.....Advertisement.....
.....Advertisement.....

Today's News

  • Old jail’s intricate stonework uncovered

    The “new” look of the almost 200-year-old historic Lancaster County Jail on West Gay Street is drawing a lot of attention.
    Renovators have exposed hand-hewn stone masonry hidden beneath layers of stucco, and those working on the multi-year restoration project are trying to determine if it’s feasible to keep it looking that way.
    Built in 1823, the jail was designed by Robert Mills. It is on the National Register of Historic Places and has been designated as a National Landmark by the U.S. Department of the Interior.

  • Lancaster man dies in Pageland crash

    A Lancaster man died Wednesday morning in a two-vehicle collision near Pageland.
    Duane A. Russell III, 83, was killed in the accident, which happened about 10:50 a.m. at the intersection of U.S. 601 and the S.C. 151 Bypass, the Highway Patrol reported.
    Russell was turning his Chevrolet minivan left onto U.S. 601 north when he was hit by a tractor-trailer heading south on S.C. 151. The driver of the tractor-trailer, Addi Ibrahim of Waterville, Ohio, was not injured.
    The accident closed the bypass for several hours.

  • Thousands of arrest warrants scrapped

    The Lancaster County Sheriff’s Office and Lancaster Police Department are canceling thousands of arrest warrants after a state Supreme Court justice directed magistrates to stop jailing low-level offenders who skip court dates or don’t pay fines.
    Chief Justice Donald Beatty put court officials on notice in mid-September to end the practice.
    “We follow the direction we are given,” said Lancaster Municipal Judge Cammie Heath.

  • Column: This isn’t the tax reform we want or need

    Editor’s note: The writer is a Democrat from Sumter who lost to Republican Ralph Norman in this year’s special election for the 5th District congressional seat. Parnell is running for the office again in 2018. Norman’s views on the GOP tax-reform bill ran in this space Sunday.

    My father used to tell me to believe half of what you see and even less of what you hear. When it comes to what people in Washington or in the media have to say about tax policy, that’s usually pretty good advice.

  • Column: Our community’s joint mission of philanthropy helps all people

    The first recorded use of the word “philanthropy” was in the Greek play “Prometheus Bound,” written about 460 BCE.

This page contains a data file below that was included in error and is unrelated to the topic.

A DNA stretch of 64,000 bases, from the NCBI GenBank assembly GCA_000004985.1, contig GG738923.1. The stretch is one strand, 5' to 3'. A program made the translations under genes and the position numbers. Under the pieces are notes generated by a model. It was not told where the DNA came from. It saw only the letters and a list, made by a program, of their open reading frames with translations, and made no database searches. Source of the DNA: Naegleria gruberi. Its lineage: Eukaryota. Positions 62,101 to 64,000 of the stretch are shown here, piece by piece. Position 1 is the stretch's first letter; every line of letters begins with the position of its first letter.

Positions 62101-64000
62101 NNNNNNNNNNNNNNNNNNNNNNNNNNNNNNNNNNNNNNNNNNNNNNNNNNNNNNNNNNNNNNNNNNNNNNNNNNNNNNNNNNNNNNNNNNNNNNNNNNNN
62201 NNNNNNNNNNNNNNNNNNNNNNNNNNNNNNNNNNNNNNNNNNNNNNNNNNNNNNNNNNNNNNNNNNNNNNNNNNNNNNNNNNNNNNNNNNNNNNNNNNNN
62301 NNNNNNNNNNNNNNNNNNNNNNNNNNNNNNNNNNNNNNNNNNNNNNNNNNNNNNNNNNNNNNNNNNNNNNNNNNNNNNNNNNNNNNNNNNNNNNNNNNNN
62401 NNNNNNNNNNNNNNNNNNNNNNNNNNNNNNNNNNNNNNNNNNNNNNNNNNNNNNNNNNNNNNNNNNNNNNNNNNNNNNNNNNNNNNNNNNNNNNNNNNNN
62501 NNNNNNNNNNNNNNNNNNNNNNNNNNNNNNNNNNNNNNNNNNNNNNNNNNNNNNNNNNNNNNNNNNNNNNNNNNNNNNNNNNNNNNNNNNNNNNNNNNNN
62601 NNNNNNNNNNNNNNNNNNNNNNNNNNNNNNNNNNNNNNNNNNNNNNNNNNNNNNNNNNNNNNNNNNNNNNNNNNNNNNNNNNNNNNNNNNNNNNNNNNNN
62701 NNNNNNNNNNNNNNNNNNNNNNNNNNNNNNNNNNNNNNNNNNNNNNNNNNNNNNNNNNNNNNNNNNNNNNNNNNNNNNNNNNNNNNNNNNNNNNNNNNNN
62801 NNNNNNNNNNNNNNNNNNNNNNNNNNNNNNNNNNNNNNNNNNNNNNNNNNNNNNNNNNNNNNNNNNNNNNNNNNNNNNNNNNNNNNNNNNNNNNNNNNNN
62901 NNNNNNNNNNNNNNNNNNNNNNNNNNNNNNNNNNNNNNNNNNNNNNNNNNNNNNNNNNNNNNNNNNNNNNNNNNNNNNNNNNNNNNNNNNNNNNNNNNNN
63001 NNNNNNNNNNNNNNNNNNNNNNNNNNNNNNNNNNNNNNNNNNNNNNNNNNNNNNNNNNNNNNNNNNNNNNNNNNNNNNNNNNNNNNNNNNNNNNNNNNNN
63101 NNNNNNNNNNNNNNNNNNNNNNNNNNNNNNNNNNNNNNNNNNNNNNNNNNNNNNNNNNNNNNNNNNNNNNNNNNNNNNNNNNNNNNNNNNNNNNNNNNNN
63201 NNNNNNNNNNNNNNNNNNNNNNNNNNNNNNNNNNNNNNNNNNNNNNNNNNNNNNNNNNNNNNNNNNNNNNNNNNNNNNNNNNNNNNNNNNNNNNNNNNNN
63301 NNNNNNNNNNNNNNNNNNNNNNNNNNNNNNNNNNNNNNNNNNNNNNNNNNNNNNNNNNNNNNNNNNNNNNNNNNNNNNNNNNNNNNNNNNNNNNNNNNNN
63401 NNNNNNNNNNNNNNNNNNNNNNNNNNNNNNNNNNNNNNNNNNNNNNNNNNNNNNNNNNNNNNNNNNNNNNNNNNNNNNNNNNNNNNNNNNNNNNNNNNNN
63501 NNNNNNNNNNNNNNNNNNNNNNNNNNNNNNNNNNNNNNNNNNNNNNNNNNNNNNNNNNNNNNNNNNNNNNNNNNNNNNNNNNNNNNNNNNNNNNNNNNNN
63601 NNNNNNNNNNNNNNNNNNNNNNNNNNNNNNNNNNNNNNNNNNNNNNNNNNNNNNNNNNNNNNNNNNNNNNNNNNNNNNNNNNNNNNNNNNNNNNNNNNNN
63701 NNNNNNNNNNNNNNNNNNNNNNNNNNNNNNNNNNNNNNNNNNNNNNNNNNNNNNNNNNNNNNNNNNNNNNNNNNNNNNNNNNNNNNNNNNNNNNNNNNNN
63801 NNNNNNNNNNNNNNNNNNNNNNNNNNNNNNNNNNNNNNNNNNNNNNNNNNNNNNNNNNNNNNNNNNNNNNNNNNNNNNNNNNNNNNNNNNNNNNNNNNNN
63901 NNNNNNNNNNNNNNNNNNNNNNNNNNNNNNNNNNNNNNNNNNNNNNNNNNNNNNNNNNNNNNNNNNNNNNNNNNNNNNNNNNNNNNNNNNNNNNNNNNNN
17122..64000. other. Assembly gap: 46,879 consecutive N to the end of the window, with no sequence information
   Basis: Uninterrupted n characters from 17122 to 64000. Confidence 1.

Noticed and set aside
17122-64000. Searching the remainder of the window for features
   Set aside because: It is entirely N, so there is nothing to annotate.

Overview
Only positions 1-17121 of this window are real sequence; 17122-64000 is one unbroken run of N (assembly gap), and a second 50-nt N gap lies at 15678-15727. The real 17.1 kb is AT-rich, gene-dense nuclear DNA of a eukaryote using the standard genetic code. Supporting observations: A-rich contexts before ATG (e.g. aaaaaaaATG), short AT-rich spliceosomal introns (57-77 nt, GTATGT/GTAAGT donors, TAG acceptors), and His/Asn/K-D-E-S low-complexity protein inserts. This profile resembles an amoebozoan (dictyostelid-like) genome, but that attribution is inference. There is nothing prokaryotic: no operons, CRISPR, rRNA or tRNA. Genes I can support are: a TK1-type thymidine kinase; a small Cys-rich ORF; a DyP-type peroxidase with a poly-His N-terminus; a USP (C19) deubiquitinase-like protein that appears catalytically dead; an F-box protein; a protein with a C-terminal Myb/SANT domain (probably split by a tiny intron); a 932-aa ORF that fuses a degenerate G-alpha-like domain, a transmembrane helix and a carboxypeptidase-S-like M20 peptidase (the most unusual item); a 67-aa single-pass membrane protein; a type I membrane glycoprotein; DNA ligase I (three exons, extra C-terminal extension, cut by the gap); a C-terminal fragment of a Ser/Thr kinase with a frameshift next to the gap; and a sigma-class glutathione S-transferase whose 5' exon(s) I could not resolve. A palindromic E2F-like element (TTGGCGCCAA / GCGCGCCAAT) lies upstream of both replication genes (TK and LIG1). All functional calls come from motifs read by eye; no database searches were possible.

In the play, Prometheus creates mankind out of clay. In the beginning, his creatures have no culture (no knowledge, skills, arts, science, technology), so they live in darkness, in caves, in fear for their lives. Out of his philanthropos tropos, or humanity-loving nature, Prometheus continues to develop his creatures by giving them two gifts: fire, which symbolizes culture, and “blind hope,” representing optimism.

  • District’s ACT average still below state scores

    ACT test results are out for South Carolina’s class of 2018, and the Lancaster County School District average is slightly lower than the state average, much like last year’s scores.
    State Education Superintendent Molly Spearman warned that the scores might not be accurate due to possible testing system failures, but local school officials said Lancaster County’s numbers are correct.

  • 3 badly hurt in IL head-on crash

    Three people were seriously injured in a head-on collision Wednesday afternoon on Calvin Hall Road in Indian Land.
    Two victims had to be cut out of one of the vehicles, according to Lancaster County Fire Marshal Russell Rogers. Members of Pleasant Valley Volunteer Fire Department and Lancaster County Fire Rescue responded to the call around 3 p.m., he said.

  • Fleeing car hits electrical pole, cuts power to 1,800 customers

    Nearly 1,800 power customers lost electricity Thursday morning after a vehicle struck a power pole on S.C. 200 near Craig Farm Road north of Lancaster.
    After a city police officer attempted to pull the vehicle over, the driver began to speed away before striking the power pole, according to the Lancaster Police Department.

  • Suspect charged in attack on cops during drug bust

    A York County man is jailed at the Lancaster County Detention Center after being charged Saturday with head-butting one police officer and biting another during a drug-related clash in a restaurant parking lot.
    Neither officer was seriously hurt, said Lancaster Police Chief Scott Grant.  
    Tristan Baker Merck, 21, of Rock Hill, is charged with two counts of assaulting a police officer, trafficking cocaine (74.5 grams), simple possession of marijuana, possession of drug paraphernalia, open-container violation and disorderly conduct.

  • Sheriff’s Sgt. Bill Murphy earns twin Officer of the Year honors

    Lancaster County deputy Sgt. Bill Murphy has been named Officer of the Year by the S.C. Law Enforcement Officers Association.
    Murphy, a 30-year veteran law officer, is head of the Lancaster County Sheriff’s Office Community Services Division. He received the award Nov. 7 at the association’s annual conference in Myrtle Beach.
    Murphy, 55, oversees a diverse list of programs, from local Crime Watches and school resource officers to litter control and building, fleet and equipment maintenance.